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Posts Tagged ‘Hiking’

1-trail

Last Saturday an old friend who moved to California years ago came east for a visit, so I thought I’d take him up Hewe’s hill to see Tippin’ Rock. He’s a regular reader of this blog and has seen the behemoth in photos, but never in person. Luckily he’s always up for an uphill climb.

2-turkey-feather

Since we’re about the same age I don’t think he minded my stopping to take photos, like this one of a turkey feather. We don’t run up and down hills quite like we used to.

3-tippin-rock

But we were able to huff and puff our way to the top where the 40 ton glacial erratic sat waiting. We marveled at the size of the thing and thought about all the things that had to have happened millions of years ago for it to have ended up here. It doesn’t just sit on dirt; it’s on the only perfectly flat section of the granite bedrock that the hill is made from. And it isn’t just any old rock; its underside is like the hull of a ship, with a keel-like shape to it. It also comes with a very old legend that says if you “get your shoulder under” the right part of the stone and heave, it will move. That’s where the name “Tippin” Rock” comes from.

4-tipping-tippin-rock

Well, I’ve gotten my shoulder under every part of the thing and heaved until I was blue in the face, so I thought I’d let my friend Dave have a turn. Here he is going at it from the side, using his arms instead of his shoulder. The rock just sat there, so then he tried a different spot and I couldn’t believe what I was seeing! Wonder of wonders; 40 tons of granite rocked back and forth like a baby cradle.  “Well I’ll be,” I said and then I took a turn. Once again it moved back and forth like a pendulum. But it’s a slow, subtle movement and we discovered that if you’re looking directly at the stone you can’t really tell that it’s moving. You have to look at an edge to really see the slow rocking motion, and that’s what makes me think that every time I’ve heaved at the stone it was moving and I just couldn’t see it. We also noticed that we could hear it rocking by its crushing the dry forest debris that the wind has blown under it.

5-tipping-tippin-rock

We tried several different spots and the big stone rocked slowly back and forth nearly every time, so the legend of Tippin Rock has proven true, and I’m glad to be able to check another of nature’s mysteries off my long list. I told Dave I’d make him world famous; known from here to Timbuktu as the man who can move 40 tons of solid granite with nothing but his bare hands.

6-trail

We spent more than a few minutes marveling at our sudden onrush of super human strength but there were other things up here to see, so we headed off down the trail to where the views are found.

7-in-the-tree-tops

As I feared the sky was flat, dull, white, and uninteresting. It might seem ungrateful to complain about an entire summer of cloudless blue skies but I can say with surety that even the best things in life can become tiresome when you have too much of them. We did have a dark cloudy day with a little drizzle yesterday and it seemed like all of nature was rejoicing.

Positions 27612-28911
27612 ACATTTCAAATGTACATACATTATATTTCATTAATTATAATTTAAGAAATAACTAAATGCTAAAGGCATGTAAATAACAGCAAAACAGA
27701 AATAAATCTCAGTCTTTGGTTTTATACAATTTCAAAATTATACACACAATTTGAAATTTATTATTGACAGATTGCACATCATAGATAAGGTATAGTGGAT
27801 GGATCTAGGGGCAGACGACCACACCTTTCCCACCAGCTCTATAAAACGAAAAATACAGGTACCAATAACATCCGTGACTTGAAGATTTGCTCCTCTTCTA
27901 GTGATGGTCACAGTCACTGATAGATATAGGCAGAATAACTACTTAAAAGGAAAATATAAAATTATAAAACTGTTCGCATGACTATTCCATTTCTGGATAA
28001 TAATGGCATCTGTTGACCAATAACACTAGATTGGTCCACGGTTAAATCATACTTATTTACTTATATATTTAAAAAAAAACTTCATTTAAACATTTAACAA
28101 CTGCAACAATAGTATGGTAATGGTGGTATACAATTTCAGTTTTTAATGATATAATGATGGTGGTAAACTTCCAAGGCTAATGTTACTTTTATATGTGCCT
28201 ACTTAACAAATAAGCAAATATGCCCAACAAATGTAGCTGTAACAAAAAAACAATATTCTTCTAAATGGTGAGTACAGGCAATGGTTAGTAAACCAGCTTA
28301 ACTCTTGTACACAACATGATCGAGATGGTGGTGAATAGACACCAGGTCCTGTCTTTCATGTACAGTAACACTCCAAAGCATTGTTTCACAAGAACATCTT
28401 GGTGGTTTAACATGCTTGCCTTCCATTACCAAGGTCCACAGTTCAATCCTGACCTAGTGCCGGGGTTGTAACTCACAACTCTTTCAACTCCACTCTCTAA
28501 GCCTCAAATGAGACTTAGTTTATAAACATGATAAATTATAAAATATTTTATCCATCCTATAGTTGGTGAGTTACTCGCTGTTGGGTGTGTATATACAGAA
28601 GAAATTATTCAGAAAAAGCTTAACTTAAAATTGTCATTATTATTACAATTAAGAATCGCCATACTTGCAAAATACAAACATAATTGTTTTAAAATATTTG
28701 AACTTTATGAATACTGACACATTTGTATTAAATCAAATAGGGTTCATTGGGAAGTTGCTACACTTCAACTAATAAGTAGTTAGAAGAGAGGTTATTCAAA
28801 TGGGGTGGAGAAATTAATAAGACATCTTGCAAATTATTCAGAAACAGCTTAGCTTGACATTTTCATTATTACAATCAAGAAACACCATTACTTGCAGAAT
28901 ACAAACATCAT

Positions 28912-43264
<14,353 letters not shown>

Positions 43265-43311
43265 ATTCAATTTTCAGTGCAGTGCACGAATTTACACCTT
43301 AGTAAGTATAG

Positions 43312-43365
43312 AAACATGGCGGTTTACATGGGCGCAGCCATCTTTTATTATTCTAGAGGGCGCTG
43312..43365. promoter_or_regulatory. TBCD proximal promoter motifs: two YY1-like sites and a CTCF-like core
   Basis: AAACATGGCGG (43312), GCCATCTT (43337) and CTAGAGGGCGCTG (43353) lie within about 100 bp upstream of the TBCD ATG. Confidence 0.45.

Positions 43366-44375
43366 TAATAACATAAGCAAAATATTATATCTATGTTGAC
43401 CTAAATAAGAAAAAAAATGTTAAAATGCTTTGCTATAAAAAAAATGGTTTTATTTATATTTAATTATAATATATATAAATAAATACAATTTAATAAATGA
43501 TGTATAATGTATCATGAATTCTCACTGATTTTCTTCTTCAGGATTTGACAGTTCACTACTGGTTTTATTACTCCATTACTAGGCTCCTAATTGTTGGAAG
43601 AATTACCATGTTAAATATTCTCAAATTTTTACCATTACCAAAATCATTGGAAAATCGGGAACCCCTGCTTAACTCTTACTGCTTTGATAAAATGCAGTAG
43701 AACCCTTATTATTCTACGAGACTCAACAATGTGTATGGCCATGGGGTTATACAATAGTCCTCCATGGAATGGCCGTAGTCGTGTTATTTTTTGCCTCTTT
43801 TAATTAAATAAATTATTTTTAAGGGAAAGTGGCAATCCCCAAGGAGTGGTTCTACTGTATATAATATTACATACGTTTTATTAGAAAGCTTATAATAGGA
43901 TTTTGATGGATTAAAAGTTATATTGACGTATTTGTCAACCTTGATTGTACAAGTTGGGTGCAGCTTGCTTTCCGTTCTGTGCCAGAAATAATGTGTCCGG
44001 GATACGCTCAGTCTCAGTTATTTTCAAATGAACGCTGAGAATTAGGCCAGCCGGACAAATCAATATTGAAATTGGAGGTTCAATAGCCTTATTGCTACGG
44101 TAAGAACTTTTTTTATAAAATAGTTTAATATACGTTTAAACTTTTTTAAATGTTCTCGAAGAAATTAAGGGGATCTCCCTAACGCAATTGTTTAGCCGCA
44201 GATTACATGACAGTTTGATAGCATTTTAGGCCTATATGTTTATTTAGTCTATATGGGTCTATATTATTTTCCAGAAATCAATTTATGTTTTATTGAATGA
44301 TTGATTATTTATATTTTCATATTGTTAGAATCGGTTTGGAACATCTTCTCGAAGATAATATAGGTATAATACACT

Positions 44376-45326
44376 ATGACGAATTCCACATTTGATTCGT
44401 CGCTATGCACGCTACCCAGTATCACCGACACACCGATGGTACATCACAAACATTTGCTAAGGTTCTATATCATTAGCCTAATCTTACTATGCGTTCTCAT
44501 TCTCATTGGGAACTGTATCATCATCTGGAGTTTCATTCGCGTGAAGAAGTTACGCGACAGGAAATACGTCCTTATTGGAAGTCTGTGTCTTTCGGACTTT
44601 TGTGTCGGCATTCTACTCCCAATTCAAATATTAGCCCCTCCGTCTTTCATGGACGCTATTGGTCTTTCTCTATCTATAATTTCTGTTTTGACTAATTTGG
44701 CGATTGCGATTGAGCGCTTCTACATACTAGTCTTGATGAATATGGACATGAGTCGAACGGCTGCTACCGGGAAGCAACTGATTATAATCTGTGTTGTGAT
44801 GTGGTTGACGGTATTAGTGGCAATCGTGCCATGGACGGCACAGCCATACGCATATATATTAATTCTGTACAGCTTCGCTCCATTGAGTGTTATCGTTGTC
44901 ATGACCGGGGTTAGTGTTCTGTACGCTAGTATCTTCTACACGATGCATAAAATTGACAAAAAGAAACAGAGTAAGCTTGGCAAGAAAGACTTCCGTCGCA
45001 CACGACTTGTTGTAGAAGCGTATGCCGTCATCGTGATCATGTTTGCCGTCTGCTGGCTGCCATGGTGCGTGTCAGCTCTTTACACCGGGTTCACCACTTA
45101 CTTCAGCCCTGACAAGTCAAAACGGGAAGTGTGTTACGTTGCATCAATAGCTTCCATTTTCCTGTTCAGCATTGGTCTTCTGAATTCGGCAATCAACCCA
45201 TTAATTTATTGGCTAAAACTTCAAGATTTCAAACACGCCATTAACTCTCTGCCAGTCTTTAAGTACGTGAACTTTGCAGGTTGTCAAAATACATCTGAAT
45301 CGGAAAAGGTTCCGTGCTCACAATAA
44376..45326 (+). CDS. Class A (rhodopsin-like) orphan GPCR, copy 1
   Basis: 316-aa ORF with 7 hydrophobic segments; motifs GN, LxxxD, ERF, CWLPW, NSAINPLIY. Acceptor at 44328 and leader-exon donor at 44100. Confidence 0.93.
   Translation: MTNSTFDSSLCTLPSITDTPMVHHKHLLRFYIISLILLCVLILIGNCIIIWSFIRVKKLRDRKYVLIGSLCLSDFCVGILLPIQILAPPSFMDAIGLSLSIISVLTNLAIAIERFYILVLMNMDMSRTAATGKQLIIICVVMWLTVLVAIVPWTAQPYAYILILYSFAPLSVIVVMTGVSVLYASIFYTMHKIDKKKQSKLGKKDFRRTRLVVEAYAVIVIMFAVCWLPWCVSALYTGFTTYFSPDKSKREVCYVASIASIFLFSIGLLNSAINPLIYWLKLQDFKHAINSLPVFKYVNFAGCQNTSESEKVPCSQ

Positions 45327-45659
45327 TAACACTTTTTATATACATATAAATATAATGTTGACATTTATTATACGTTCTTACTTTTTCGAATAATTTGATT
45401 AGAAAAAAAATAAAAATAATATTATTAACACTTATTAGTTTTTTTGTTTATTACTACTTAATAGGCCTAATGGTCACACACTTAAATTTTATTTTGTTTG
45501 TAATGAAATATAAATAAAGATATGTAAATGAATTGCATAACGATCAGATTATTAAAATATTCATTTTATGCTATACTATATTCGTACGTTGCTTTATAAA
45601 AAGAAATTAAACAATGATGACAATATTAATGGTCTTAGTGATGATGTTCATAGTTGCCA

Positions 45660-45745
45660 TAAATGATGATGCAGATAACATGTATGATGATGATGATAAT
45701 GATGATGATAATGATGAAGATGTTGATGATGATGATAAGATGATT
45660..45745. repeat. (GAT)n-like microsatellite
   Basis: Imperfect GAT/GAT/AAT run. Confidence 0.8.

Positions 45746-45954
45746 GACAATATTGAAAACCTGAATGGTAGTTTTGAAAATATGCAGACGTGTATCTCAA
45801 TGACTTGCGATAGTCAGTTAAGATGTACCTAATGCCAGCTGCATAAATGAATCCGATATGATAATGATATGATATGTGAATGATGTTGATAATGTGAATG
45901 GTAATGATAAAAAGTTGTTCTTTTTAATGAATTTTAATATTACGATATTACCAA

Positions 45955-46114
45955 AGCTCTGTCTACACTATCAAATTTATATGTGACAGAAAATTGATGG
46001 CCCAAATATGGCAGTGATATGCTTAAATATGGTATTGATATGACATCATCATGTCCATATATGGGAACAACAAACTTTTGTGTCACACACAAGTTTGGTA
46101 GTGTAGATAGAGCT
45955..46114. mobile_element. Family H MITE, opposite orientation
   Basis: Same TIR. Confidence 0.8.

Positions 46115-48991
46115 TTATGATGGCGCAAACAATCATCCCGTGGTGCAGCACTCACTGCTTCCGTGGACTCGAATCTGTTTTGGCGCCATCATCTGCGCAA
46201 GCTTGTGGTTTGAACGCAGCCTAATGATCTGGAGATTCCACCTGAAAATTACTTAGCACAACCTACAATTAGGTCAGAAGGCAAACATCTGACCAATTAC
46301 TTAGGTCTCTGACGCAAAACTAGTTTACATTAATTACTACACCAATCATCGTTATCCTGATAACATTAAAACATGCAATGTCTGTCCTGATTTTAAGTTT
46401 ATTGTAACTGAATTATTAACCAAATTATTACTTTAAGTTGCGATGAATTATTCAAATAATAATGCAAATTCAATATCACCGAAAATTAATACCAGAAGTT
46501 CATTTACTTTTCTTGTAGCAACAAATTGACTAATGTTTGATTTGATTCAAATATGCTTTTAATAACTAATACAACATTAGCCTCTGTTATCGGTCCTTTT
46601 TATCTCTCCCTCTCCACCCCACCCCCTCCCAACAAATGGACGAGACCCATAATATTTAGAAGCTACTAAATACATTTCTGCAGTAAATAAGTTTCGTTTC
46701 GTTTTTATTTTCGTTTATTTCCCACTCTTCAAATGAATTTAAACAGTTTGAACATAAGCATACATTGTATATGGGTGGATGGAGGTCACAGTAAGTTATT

8-view-south

To the south there were miles of unbroken forest. I didn’t see much in the way of fall colors but some of the trees seem to be hinting at lighter shades.

9-view-west

To the west there was more unbroken forest and even a touch of blue in the sky. There is also a stronger hint of fall in this photo, I just noticed.

10-ledges

In places the bedrock forms ledges and in the ledges there are sometimes shallow caves, some big enough to sit in when it rains.  You have to choose your cave carefully though, because in many of them the stone on the ceiling is falling to the floor.

11-ledges

In places the bedrock forms sheer faces and rock climbers come here to hone their craft. Just to the left, out of sight in this photo, is a drop of (we guessed) about 60-80 feet. Vertigo comes easily here, at least for those who don’t do heights well, and it wouldn’t be a good idea to be wandering around at night.

OLYMPUS DIGITAL CAMERA

I introduced Dave to my friends the toadskin lichens (Lasallia papulosa) and he was impressed by their tenacity. Even after a summer of little rain but here they sit, dry and brittle, patiently waiting for the fall rains that we are all hoping for. We just had a hurricane move up the coast that looked promising for a few tropical downpours but unfortunately it has missed us except for a tiny bit of drizzle.

13-lady-fern

Lady ferns (Athyrium filix-femina) reminded us that fall was right around the corner. According to the “Fern Bulletin,” which is a quarterly publication devoted to ferns, fern reproductive systems weren’t understood until the middle of the 16th century, when fern spores were finally studied. Before that time people thought that there were male and female ferns, and that’s how the lady fern came by her common name. There are other stories about the origin of the name but this one seems the most plausible. It is also called ghost fern for the way it turns white in the fall.

14-butterfly

You have to cross a meadow filled with red clover to get back to your parking spot and on this day every clover blossom seemed to have a yellow butterfly on it. I think they were all common sulfurs.

15-butterflies

It was nice of this one to fly into the frame as I snapped the shutter and show us the upper surface of its wings. The markings match the common Sulphur butterfly. There must have been a large hatching of them, or maybe they’re migrating through the area. Seeing so many at once was a beautiful sight.

16-smiley-face

Mister smiley face didn’t have to remind me that there was plenty to smile about, but it was good to see him just the same.

The best part of the journey is the surprise and wonder along the way. ~Ken Poirot

Thanks for coming by.

 

 

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1. Monadnock